Ensouling Language: On the Art of Nonfiction and the Writer’s Life
Stephen Harrod Buhner
Inner Traditions (2010)
Reviewed by Irene Watson for Reader Views (10/10)
As an author of nonfiction books and working in the publishing industry, I was excited to have the chance to review Stephen Harrod Buhner’s “Ensouling Language.” Knowing he will come from a place of empowerment and encouraging the writer to seek guidance from within, I set forth to read the 463-page book. This book is deep and will have you contemplating as well as “adjusting consciousness.”
I’ve heard many authors say that nonfiction is easier to write, however, Buhner has a different take on it. He states “They’re wrong but it is easy to understand why they think so. Mostly, it’s because the majority of nonfiction writers take the easy way out and produce poor work.”
Buhner suggests to writers go within and get into feeling about what is written. He encourages us to feel the inhabited and uninhabited words, and recognize ensouled and unensouled words. He advocates show, don’t tell. As well, Buhner suggests we go into a writing trance where “the substance of the mythic world flows into the book.” Basically, we, as writers have to connect with the soul of ourselves and that of the reader.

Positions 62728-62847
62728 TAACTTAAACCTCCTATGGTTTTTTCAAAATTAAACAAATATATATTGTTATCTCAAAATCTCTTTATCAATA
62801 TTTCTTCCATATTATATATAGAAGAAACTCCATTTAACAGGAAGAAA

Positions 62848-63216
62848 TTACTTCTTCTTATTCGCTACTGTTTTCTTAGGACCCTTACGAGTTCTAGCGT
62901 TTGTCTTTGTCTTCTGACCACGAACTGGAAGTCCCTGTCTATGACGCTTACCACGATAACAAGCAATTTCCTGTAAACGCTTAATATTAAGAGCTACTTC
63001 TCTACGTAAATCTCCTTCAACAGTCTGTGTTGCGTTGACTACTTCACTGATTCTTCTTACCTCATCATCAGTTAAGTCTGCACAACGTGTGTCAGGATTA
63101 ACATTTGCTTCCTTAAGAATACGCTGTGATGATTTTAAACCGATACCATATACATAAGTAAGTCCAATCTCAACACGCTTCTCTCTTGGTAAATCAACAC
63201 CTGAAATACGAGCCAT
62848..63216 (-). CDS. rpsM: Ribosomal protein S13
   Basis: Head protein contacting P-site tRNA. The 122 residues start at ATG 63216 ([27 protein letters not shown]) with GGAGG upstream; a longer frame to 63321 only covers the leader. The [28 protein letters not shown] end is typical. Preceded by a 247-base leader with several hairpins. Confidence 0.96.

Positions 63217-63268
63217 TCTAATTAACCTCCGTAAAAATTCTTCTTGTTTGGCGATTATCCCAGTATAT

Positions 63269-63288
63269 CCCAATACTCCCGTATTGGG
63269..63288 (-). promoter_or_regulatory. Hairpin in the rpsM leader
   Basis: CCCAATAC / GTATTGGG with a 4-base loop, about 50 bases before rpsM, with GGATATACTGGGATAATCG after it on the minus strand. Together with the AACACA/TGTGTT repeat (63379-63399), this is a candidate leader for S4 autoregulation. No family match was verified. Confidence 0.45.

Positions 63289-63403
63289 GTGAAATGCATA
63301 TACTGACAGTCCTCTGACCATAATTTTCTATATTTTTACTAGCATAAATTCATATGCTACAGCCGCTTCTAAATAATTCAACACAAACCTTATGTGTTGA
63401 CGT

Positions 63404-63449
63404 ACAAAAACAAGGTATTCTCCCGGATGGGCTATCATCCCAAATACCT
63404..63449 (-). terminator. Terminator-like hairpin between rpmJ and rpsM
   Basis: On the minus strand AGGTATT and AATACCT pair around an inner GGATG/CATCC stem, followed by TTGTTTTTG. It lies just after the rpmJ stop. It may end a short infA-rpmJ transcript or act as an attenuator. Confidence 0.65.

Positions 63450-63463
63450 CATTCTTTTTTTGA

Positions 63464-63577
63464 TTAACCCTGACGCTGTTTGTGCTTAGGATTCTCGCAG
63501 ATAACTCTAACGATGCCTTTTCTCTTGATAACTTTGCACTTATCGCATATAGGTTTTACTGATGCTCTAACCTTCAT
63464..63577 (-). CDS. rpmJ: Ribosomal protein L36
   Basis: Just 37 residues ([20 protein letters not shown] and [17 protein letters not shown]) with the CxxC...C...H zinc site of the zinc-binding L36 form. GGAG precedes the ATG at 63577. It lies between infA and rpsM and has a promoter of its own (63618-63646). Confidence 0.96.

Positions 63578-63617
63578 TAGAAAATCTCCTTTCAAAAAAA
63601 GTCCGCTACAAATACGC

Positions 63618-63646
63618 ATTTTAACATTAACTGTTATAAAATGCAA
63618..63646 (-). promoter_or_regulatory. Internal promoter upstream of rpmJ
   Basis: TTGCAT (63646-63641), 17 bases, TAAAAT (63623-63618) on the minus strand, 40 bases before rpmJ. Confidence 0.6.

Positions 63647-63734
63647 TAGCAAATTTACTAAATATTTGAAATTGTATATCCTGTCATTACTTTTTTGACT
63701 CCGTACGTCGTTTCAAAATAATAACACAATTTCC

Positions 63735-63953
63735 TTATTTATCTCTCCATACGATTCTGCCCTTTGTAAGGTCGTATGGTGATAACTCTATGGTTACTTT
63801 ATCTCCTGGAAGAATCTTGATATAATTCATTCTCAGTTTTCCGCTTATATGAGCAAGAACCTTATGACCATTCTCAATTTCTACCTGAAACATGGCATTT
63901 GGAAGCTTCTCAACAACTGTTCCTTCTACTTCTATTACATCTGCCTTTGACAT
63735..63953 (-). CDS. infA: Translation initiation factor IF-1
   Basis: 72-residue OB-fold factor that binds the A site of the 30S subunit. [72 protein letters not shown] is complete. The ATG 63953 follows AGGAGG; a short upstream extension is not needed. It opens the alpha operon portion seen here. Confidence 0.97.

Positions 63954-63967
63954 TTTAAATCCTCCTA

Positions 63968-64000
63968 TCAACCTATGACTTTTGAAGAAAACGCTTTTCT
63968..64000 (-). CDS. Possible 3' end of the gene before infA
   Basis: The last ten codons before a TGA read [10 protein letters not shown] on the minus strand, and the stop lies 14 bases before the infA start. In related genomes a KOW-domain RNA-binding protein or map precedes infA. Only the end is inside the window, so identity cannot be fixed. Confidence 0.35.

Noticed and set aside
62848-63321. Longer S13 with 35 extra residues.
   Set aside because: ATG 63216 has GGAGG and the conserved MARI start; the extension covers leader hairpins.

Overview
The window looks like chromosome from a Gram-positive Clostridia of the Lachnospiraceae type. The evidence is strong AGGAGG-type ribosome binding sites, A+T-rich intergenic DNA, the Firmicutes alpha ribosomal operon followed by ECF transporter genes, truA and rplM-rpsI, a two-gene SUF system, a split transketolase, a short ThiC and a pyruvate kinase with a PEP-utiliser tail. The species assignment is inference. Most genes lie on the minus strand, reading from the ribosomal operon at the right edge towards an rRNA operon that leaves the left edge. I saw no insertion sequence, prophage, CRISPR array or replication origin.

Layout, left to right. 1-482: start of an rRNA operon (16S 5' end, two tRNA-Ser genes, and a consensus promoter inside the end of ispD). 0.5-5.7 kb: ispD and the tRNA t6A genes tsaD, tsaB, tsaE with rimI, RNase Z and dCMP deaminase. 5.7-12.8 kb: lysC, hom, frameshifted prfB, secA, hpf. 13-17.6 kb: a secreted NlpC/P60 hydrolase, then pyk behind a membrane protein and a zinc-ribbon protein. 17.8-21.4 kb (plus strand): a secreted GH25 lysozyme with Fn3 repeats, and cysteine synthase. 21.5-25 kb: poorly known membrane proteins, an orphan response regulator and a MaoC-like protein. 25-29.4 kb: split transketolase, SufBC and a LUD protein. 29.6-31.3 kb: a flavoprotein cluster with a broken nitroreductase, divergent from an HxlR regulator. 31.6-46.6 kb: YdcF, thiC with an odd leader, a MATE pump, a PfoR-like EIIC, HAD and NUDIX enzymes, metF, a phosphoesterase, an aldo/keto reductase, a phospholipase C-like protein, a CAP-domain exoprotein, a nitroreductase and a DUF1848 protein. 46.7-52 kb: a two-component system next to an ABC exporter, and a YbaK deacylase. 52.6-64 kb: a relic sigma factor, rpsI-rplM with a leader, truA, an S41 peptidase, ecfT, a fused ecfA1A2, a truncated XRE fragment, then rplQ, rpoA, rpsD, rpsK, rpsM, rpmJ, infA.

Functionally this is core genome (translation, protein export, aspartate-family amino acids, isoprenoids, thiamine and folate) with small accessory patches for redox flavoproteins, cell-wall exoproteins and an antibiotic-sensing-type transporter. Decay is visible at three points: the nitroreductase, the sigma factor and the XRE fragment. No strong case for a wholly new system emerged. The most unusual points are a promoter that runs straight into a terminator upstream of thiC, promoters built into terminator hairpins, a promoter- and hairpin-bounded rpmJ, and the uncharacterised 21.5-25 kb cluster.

Although I feel Buhner has a lot to offer, I found “Ensouling Language” overwhelming. I agree with him that we have to get in touch with our own inner being before we can touch the souls of readers; however, for me it was just too much information. As well, I believe for me a workshop would have had more impact than the book itself.
But, that said, I can claim that “Ensouling Language” is an important book that encourages inner reflection before and during writing as well as focusing on the feelings of the reader. The technical proponents of publishing are addressed and intertwined throughout giving the writer a glimpse into the “heart of writing.”